In the wake of the fire which devastated the Mackintosh Building at The Glasgow School of Art on May 23, 2014, a specialist team of forensic archaeologists spent three months sifting through the damage to see what could be salvaged. 

While about 90% of the grade A-listed building was saved, the blaze, which was caused when flammable gases from a canister of expanding foam were set alight by a film projector at a degree show installation, almost entirely destroyed the iconic and unique Mackintosh Library, and the contents of the studio room above it.

One of the most important and widely-recognised library spaces in the world, the Mackintosh Library was designed by Charles Rennie Mackintosh between 1897 and 1909 and was accepted as one of the finest Art Nouveau interiors internationally. 

Constructed around a complex framework of timber posts and beams influenced by traditional Japanese architecture, the lost library represented one of the School’s most treasured interiors.

Writing in 2015, Peter Trowles, who served as the Mackintosh curator at the Glasgow School of Art for more than 30 years, described the Mackintosh Library as “one of the most photographed interiors of any modern building”.

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Nearly all of the items that were in the studio above the Library, which was historically a bookstore and then the GSA's Furniture Gallery for over 20 years from the 1980s until 2008, were lost in the fire. 

This included around 90 oil paintings on canvas in the School's collections, including two paintings by Mackintosh, a handful of works by Francis Newbery and one work by Joan Eardley.

97 pieces of furniture were also lost, including chairs, tables and benches which Mackintosh designed for The Argyle Street Tea Rooms, the Willow Tea Rooms, The Hill House, the original board room at Glasgow School of Art and his bedroom at 27 Regent Park Square, Glasgow. 

A further 60 items of furniture were saved, while all the items that were in the east wing of the Mackintosh Building, including in the Furniture Gallery, Director's office, Mackintosh Room, Mackintosh Museum and Boardroom survived intact.

The majority of Glasgow School of Art’s paper archives and artworks on paper, including 100 works by Charles Rennie Mackintosh, were also unharmed by the fire.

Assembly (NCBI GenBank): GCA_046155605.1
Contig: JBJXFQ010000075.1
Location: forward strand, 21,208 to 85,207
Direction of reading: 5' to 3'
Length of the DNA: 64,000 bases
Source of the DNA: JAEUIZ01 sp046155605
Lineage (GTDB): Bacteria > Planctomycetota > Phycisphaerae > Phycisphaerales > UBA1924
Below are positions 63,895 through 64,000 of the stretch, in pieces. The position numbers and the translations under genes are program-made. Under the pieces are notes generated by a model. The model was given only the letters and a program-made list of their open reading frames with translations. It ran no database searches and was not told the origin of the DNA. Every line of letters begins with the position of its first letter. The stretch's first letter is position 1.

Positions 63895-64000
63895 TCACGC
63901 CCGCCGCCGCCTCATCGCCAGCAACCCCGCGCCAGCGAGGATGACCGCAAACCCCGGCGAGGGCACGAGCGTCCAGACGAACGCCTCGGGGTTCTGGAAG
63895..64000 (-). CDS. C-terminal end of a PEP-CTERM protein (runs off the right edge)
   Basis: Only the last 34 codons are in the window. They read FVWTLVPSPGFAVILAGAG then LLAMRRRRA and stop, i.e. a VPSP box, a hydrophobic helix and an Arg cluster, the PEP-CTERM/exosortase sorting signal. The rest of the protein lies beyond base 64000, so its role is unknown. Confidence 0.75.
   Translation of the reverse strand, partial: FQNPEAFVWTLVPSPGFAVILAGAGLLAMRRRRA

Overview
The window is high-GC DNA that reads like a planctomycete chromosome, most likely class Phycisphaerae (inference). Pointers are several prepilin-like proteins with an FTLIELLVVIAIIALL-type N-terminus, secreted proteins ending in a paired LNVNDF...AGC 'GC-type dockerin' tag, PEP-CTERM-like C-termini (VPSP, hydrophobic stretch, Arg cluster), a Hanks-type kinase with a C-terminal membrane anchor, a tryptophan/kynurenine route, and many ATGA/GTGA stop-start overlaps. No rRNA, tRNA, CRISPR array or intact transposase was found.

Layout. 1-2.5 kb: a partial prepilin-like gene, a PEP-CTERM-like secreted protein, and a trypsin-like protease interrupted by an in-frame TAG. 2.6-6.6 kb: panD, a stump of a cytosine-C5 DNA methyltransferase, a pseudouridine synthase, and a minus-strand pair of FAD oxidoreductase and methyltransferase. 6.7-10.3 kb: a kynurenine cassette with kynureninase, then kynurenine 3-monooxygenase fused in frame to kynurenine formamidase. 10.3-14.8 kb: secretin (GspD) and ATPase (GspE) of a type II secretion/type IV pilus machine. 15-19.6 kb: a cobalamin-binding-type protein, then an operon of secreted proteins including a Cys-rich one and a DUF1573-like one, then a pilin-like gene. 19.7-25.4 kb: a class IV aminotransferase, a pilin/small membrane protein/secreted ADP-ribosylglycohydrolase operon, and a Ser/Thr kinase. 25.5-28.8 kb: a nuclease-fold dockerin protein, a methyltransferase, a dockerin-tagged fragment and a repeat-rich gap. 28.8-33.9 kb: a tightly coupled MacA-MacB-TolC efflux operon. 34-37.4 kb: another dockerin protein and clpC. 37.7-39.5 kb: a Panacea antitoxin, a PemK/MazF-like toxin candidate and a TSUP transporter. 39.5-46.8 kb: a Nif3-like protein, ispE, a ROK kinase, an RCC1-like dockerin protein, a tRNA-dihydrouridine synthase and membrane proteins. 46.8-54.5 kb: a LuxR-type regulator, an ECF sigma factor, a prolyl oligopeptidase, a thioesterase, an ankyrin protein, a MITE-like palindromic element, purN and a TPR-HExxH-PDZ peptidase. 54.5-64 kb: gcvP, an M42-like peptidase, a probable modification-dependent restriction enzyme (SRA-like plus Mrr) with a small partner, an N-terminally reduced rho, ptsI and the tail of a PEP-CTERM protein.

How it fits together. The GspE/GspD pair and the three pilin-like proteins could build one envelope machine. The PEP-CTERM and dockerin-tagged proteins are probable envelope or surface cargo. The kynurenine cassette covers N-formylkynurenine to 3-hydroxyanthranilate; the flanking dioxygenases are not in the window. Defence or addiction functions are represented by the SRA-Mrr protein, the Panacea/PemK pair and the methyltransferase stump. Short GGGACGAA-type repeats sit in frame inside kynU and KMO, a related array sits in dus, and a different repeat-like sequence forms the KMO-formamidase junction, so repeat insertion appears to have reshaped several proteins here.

The Herald: The 2014 fire resulted in the loss of parts of the School of Art's built heritageThe 2014 fire resulted in the loss of parts of the School of Art's built heritage (Image: NQ)

Speaking in March 2015, after the full toll of the devastating fire was revealed, Professor Tom Inns, then director of the Glasgow School of Art, said: "We are obviously devastated to have lost anything from our Archives and Collections in the fire.

"Fortunately the vast majority of the artefacts survive including all the works on paper by Mackintosh and many of the most important pieces of furniture, some of which are now on display in our new Furniture Gallery."

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He added: "We are delighted that the majority of the pieces making up the intricate metal lanterns from the iconic light fitting have been found along with books from the rare book collection which can be conserved to some degree, parts of the studio clock and of the original library chairs and periodicals desk."

The second fire in the Mackintosh Building, which took place on June 15, 2018, also affected a small number of The Glasgow School of Art's collection items that had remained in the Mackintosh Building for restoration purposes following the 2014 fire. 

The majority of the School’s archives and collections had been moved to a new, secure and accessible storage facility at The Whisky Bond in the Speirs Locks district in the north of Glasgow, and as such were not impacted by the second fire.

However, due to their size and fragility, or because they were fixed to the fabric of the building, 29 items from The Glasgow School of Art's collection of plaster casts were lost, while a metalwork coat of arms was severely damaged.

One of the lost plaster casts was a carved tribute panel dedicated to Sir James Fleming (Chairman of The Glasgow School of Art's Board of Governors), which was unveiled in 1903 and was located on the half landing between the ground and first floors of the Mackintosh Building.